A long, generous rope. My patience is epic when I'm reading a book.
I slaved over Stephen King's The Stand for months as a teen. This summer, I've slugged through 81 pages of Moby Dick, but I'm not quitting. Unfortunately, I had to stop reading a historical novel recently for lack of interest, and frankly, it killed me to admit to it, late one afternoon, with a hand on its cover: "I'm just not into you." Sniff.
I view giving up on a book more as a personal failure. "It's me, not you. You're a good book. I'm the one with the problem." But my thinking has changed a bit as I've been trying to write fiction. I do feel greater empathy with other writers. I want to give them a chance to capture my attention. But with family, my own writing/revisions, social media, laundry, I have to get real.
So I stopped reading Bluebird, or the Invention of Happiness by Sheila Kohler last week. I wanted to like it. The cover was pretty. It coincides with a country and time period which I am also writing about: France, pre-Revolution. I figured I could learn a few historical details for my romance. Plus, Kohler is an award-winning writer. I thought the book would be a pleasure. It wasn't.
I started to let it sit for days. I couldn't recall the names of the main characters. In one chapter, the mother dies, and by the time I had picked up the book again, I'd forgotten that detail. Oops. Kohler's writing is sharp, but the story wasn't compelling me to hang with it. And, this is my take-away: books we don't care for also help our own writing.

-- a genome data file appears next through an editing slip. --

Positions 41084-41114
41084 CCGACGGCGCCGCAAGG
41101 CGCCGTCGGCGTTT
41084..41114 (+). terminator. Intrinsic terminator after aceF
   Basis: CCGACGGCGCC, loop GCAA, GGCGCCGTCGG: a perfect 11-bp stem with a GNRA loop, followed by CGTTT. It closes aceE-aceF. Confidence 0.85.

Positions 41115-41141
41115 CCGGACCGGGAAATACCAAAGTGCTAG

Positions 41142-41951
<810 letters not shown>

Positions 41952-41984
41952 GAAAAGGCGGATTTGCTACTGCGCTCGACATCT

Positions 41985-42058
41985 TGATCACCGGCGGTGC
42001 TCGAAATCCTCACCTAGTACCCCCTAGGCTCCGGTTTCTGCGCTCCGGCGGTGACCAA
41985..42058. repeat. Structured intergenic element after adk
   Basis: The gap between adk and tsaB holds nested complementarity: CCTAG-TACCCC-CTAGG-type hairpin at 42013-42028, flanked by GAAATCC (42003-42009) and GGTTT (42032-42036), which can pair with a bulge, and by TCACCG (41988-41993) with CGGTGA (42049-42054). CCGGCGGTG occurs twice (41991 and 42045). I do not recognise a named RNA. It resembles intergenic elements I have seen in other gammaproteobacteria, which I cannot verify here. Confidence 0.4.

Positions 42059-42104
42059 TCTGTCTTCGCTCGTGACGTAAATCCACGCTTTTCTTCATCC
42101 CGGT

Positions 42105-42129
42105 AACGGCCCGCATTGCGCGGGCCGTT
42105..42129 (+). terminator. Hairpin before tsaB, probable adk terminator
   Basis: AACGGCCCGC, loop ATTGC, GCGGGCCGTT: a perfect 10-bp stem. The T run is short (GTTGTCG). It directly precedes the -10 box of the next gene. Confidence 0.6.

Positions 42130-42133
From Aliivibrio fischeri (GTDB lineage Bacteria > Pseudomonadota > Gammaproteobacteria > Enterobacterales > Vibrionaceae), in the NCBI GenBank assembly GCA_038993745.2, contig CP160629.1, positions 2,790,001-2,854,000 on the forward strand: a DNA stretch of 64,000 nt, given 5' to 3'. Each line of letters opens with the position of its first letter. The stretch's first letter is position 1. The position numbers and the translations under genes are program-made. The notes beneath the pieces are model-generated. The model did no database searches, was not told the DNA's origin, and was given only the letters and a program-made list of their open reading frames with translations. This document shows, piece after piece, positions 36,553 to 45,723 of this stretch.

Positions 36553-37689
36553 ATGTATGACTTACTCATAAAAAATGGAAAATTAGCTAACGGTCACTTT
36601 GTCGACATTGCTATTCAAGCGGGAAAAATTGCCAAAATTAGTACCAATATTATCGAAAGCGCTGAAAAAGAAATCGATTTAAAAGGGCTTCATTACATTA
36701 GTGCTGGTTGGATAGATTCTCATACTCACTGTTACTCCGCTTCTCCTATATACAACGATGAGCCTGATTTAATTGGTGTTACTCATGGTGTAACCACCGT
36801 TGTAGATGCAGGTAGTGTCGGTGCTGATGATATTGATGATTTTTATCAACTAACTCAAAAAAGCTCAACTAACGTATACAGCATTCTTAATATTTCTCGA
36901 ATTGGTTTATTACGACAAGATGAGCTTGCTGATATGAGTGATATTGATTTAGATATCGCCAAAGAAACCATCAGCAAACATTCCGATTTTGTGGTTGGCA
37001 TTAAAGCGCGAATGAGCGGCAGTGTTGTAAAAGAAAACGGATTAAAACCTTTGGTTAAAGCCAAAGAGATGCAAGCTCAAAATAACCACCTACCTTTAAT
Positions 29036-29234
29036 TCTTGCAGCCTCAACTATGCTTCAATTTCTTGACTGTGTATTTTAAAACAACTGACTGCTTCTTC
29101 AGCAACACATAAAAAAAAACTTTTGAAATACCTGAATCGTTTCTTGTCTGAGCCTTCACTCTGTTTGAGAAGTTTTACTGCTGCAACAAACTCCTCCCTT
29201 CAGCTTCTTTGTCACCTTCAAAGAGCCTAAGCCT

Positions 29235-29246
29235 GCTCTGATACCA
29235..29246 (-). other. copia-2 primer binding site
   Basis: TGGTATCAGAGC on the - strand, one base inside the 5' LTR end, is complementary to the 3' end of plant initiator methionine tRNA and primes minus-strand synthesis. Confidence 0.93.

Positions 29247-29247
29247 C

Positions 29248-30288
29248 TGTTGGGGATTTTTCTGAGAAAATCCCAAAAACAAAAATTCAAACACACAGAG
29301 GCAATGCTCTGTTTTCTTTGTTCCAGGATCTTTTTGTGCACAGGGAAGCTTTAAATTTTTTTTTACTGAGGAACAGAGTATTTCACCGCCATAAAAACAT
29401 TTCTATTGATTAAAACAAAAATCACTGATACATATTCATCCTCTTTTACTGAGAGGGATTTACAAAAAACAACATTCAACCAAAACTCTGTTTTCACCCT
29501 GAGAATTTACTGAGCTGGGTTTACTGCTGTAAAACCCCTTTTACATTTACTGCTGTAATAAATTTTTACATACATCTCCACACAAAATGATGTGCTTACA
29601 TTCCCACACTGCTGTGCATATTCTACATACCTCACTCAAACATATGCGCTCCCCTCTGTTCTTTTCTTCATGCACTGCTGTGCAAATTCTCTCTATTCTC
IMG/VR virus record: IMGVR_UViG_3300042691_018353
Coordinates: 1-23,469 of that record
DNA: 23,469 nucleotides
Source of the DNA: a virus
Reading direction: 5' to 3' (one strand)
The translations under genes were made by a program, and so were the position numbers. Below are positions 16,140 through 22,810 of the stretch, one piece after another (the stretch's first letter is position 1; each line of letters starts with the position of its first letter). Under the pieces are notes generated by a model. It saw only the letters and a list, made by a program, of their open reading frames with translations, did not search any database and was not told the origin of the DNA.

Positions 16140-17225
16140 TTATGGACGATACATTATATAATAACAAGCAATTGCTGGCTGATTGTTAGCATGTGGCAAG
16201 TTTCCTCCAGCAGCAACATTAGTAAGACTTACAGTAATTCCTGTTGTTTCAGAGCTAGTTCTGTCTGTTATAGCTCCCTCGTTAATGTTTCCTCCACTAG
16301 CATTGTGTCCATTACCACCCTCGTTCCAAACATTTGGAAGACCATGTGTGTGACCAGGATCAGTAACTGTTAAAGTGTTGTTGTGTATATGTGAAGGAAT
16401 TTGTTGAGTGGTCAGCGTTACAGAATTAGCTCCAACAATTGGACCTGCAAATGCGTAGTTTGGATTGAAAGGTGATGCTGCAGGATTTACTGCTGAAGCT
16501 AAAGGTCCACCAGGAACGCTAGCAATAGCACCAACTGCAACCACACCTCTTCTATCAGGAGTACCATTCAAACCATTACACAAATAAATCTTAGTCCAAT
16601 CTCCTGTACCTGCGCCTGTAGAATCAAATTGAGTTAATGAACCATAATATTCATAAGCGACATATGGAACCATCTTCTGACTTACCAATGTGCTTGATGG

I probably wouldn't have understood why her story didn't intrigue me unless I had recently taken a workshop with suspense novelist Robert Dugoni. Dugoni is a popular writer of high-tension books, and he's also on the circuit for writing conference. In his session about creating plots for page turners, he focused on the characters, particularly the protagonist. He suggested several key points for strong stories in regard to the main character:
1. The story must be personal to the protagonist. It must affect him/her on a deep level. Example: If you begin a story with a murder and your main character is the police investigator, why is this particular murder of consequence to him/her? Is the dead person a former lover, a streetwalker who was an informant, the spouse of a colleague who s/he was having an affair with? Make it matter and soon.
2. You must show early what your protagonist wants. To win (what?), to escape (what?), to retrieve (what?), to stop (what?).
3. The character(s) must experience obstacles. Torture them. Put things in their way and more than once. What stands in his/her way, major and minor?
His ideas identified, in part, why I didn't connect with Kohler's story. I wasn't sure what the main character wanted, what the story was going to offer me and why I should care. Granted, she wasn't writing suspense. She was writing historical fiction, where there are usually no smoking guns. But I wanted to feel something for her people, and I couldn't muster much. It could be a matter of taste. Dugoni hated Girl With the Dragon Tattoo. I liked it. He thinks J.K. Rowling is a genius. I haven't felt like picking up her books (maybe next year).
I still feel a little like I failed in my attempt to read Bluebird. That's the compassionate side of me, but it's not typical of most fiction readers. They want the goods, and we have to give them compelling reasons to stick around.
This post was first published on Aug. 31 on Tabitha Blake's blog.